The Sellout

The sellout.jpg


A biting satire about a young man's isolated upbringing and the race trial that sends him to the Supreme Court, Paul Beatty's The Sellout showcases a comic genius at the top of his game. It challenges the sacred tenets of the United States Constitution, urban life, the civil rights movement, the father-son relationship, and the holy grail of racial equality - the black Chinese restaurant.

Born in the "agrarian ghetto" of Dickens - on the southern outskirts of Los Angeles - the narrator of The Sellout resigns himself to the fate of lower-middle-class Californians: "I'd die in the same bedroom I'd grown up in, looking up at the cracks in the stucco ceiling that've been there since '68 quake." Raised by a single father, a controversial sociologist, he spent his childhood as the subject in racially charged psychological studies. He is led to believe that his father's pioneering work will result in a memoir that will solve his family's financial woes. But when his father is killed in a police shoot-out, he realizes there never was a memoir. All that's left is the bill for a drive-thru funeral.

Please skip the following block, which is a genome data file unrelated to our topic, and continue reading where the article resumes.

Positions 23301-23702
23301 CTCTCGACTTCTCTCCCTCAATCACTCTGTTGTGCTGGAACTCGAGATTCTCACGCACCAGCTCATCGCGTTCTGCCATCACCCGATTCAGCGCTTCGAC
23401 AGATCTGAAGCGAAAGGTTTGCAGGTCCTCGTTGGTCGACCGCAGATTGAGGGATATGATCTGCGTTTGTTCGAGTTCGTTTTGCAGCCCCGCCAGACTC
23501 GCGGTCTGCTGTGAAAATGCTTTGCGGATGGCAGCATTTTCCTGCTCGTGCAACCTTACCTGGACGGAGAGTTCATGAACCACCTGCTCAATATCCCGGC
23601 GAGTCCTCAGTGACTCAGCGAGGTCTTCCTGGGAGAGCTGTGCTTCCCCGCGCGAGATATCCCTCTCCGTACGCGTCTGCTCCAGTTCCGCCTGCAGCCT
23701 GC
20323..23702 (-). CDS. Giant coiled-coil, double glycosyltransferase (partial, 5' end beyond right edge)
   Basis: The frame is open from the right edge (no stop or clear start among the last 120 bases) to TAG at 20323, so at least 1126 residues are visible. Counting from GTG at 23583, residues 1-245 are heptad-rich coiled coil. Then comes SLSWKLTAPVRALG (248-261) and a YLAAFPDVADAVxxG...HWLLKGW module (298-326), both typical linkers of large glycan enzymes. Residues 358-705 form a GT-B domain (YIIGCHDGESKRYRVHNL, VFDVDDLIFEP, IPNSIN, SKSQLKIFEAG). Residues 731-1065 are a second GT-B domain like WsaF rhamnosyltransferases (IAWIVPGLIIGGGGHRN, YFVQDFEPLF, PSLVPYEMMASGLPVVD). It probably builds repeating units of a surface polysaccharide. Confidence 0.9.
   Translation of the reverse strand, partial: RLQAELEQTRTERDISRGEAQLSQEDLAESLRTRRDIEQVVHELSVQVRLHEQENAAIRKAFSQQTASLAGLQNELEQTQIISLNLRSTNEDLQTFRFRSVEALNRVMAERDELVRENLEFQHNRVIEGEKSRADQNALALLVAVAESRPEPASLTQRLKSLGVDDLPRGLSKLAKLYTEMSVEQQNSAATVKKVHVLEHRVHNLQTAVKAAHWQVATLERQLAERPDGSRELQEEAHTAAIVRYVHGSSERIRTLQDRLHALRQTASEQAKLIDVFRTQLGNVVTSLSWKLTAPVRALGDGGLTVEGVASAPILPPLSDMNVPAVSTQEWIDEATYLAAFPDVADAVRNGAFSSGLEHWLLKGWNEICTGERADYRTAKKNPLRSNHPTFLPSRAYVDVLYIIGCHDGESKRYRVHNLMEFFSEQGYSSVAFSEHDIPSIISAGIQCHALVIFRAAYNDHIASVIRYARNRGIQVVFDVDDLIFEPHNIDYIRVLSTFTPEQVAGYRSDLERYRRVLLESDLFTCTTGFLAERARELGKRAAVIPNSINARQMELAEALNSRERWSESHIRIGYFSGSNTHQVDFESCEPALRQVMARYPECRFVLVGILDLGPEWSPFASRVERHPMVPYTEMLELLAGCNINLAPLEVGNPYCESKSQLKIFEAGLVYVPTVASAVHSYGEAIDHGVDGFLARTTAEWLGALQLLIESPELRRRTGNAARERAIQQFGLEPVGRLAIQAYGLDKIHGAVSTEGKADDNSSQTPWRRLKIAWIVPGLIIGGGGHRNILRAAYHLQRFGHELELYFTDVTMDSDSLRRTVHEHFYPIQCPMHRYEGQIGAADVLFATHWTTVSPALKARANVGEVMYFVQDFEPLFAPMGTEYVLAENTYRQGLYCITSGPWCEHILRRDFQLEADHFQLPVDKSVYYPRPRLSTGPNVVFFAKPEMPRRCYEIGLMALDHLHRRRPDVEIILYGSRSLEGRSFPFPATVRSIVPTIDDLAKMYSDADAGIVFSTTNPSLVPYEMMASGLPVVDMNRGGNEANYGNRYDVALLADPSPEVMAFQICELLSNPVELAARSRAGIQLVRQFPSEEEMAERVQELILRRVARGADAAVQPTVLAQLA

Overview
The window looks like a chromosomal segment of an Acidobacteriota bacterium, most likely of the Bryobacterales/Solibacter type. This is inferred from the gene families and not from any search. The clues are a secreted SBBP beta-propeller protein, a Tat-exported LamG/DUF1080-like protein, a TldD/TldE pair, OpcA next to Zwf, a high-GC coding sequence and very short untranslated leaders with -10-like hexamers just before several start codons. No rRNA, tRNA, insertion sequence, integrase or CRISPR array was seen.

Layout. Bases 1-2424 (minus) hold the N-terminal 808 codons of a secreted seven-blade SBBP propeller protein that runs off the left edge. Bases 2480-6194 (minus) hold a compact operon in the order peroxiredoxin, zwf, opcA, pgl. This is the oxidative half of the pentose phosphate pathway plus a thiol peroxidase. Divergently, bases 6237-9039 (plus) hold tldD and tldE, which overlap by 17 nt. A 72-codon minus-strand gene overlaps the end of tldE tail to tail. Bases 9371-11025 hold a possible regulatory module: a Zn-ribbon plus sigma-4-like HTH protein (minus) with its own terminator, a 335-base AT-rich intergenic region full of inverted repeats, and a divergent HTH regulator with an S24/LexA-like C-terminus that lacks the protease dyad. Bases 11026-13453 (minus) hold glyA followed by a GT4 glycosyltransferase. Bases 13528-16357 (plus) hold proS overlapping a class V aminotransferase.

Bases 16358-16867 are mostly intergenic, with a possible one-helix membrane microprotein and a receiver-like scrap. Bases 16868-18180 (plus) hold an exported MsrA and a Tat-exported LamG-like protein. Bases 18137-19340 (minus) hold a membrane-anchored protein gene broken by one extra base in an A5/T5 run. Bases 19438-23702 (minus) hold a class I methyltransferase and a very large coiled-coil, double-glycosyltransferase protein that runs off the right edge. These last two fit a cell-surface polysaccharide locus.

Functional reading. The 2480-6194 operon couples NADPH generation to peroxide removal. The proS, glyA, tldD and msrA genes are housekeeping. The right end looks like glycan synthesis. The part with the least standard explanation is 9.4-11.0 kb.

Fueled by this deceit and the general disrepair of his hometown, the narrator sets out to right another wrong: Dickens has literally been removed from the map to save California from further embarrassment. Enlisting the help of the town's most famous resident - the last surviving Little Rascal, Hominy Jenkins - he initiates the most outrageous action conceivable: reinstating slavery and segregating the local high school, which lands him in the Supreme Court. (Summary and cover courtesy of


This is a book that were I in a different point in life I probably would have gritted my teeth and finished it up.  I gave the book 100 pages and then called it an abandonment.  While I don’t think I disliked the book as much as some people, I did find the book extremely repetitive and very clear that the main themes were going to be visited and revisited.  Although there were some clever twists and satire mixed in, I just dreaded going back to the book and ultimately decided the fact that it won the Booker award wasn’t reason enough to stick with it.

Another difficulty was choosing to read this book with a highly international book club.  Many of the American references were lost on them and style of writing made it incredibly difficult to explain.  I find that another strike against the book as I generally think of books as something accessible to everyone.

Warning: Contains repeated violence.

Rating: 1 stars!

Who should read it? Folks interested in finding out what all the fuss is about and willing to go in for the long haul.